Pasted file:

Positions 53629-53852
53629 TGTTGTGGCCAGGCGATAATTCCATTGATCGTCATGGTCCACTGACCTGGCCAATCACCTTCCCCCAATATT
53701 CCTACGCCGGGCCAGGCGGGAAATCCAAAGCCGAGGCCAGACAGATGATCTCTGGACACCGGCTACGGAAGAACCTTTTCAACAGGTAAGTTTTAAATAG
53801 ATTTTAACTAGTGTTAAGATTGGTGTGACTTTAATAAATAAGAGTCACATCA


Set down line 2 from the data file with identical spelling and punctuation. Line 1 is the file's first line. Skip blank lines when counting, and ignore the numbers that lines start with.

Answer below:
53629 TGTTGTGGCCAGGCGATAATTCCATTGATCGTCATGGTCCACTGACCTGGCCAATCACCTTCCCCCAATATT